“When I’m posed the question as to whether we need to be concerned about the white oak population in this state, in order for me to be able to answer that the KDF needs to remain viable,” said Stringer. “That’s critical as we move forward with this issue.”
Tree numbers vs. volume
In keeping track of the different tree species in the state for timber purposes, Stringer said it is more important to know the “stocking level” of a specific species as opposed to an exact number – in other words, how much space in the woods a particular kind of tree is taking up. Larger trees, even if smaller in numbers, would represent more volume and take more growing space.
“Woods cover roughly half of the land in the state and the majority of that, 88 percent, is owned privately and the majority of that, 78 percent, is owned by non-industrial private land owners,” he said. “We are currently growing between 1.5 and 2 times the amount of wood that is being removed, in terms of volume.”
While that is good news, Stringer said there are a couple of questions to answer: is this volume increasing or decreasing, and what is the grade or quality of what is growing? Stave logs, for example, are of a higher quality so white oak trees that are hollow or crooked cannot be used for wood that would go into barrel production.
The concern for the industry lies in the fact the percentage of white oaks that are the right size to harvest and Grade 1, high quality, is relatively small compared to the total volume of this species.
“We may have a lot of volume out there but only 14 percent of it is the grade that could be utilized for stave logs,” said Stringer. “That’s what we really watch – our ability to grow high quality timber.”
Through analysis, it was determined from 1988-2005 white oak had slipped and lost ground in terms of volume. This was in contrast to an earlier analysis examining the years from 1975-88, when the white oak volumes had increased slightly.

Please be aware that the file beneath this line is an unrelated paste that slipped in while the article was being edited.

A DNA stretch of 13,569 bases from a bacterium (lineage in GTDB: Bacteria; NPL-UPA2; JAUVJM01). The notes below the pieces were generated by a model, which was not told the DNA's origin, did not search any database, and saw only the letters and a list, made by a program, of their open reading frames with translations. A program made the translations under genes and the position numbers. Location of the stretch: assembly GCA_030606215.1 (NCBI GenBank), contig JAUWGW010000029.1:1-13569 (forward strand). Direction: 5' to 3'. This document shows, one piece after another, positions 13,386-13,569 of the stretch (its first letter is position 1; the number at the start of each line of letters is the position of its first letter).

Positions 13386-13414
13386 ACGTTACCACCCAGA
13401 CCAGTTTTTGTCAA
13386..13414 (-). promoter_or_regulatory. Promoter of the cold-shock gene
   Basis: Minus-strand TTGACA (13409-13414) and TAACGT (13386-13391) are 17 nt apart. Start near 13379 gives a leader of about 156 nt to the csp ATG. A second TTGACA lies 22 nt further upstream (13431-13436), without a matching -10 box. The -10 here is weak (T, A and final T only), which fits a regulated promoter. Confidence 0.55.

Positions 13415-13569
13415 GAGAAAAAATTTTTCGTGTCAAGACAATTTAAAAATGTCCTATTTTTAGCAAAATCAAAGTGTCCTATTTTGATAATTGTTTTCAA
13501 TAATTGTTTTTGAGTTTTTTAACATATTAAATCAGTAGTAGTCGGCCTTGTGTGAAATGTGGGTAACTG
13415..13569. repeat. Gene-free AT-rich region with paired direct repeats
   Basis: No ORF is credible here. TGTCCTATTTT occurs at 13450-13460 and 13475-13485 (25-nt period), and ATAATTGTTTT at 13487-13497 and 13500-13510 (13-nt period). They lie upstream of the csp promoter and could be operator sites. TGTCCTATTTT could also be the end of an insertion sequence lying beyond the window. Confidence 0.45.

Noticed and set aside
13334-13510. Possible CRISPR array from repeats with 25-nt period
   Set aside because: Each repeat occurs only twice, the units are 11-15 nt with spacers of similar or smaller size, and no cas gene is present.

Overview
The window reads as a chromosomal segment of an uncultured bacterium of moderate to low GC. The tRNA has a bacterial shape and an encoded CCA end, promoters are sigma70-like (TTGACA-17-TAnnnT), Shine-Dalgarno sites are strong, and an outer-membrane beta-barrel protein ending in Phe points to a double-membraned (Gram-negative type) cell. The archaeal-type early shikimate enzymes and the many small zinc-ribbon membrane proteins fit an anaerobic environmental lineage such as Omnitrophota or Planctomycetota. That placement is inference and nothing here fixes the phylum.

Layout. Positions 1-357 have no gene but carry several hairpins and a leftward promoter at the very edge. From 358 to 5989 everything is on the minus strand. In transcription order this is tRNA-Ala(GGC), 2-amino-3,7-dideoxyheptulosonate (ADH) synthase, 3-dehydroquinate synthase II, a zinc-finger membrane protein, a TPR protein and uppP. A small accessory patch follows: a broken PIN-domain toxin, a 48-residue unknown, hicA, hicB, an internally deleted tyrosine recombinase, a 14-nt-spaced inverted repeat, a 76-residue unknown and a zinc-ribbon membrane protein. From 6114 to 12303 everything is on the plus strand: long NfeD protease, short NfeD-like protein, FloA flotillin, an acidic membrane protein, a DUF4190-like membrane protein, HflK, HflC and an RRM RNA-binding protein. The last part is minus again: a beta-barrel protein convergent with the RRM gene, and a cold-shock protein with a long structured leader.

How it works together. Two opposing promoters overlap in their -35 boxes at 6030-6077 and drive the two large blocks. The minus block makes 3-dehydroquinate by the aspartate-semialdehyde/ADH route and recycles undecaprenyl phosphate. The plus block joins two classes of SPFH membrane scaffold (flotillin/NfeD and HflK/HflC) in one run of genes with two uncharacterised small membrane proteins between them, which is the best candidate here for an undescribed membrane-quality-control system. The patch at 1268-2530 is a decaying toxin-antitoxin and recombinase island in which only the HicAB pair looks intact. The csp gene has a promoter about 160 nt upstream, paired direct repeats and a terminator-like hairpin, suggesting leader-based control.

Stringer noted these were not major changes, but increased demand for quality white oak timber coupled with a slight decrease in volumes is cause enough to open a conversation about the situation.
“It’s not alarming … our issue with white oak is not in the immediate future, but there is an issue long-term because we’re not seeing enough white oak re-generation as we did at one time,” he explained.
Combating the issue starts with good land management by landowners, something the KDF can help with. “The way to ensure good supplies in the future for the forest industry is good management and that the forest is being protected and managed well,” he said.
“That means you don’t burn the woods, you harvest sustainably and you conduct rudimentary good forest management. If landowners are doing this, we’ll not only be able to maintain levels of white oak, but other trees, as well.”
Stringer said in addition to the work the KDF has been doing to keep data coming, the bourbon industry has been a helpful partner in discussing solutions today about an issue that could become a problem in the future.